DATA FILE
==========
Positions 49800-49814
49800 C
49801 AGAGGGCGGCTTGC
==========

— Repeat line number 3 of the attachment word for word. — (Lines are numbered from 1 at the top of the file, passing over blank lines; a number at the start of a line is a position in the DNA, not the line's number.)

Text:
49801 AGAGGGCGGCTTGC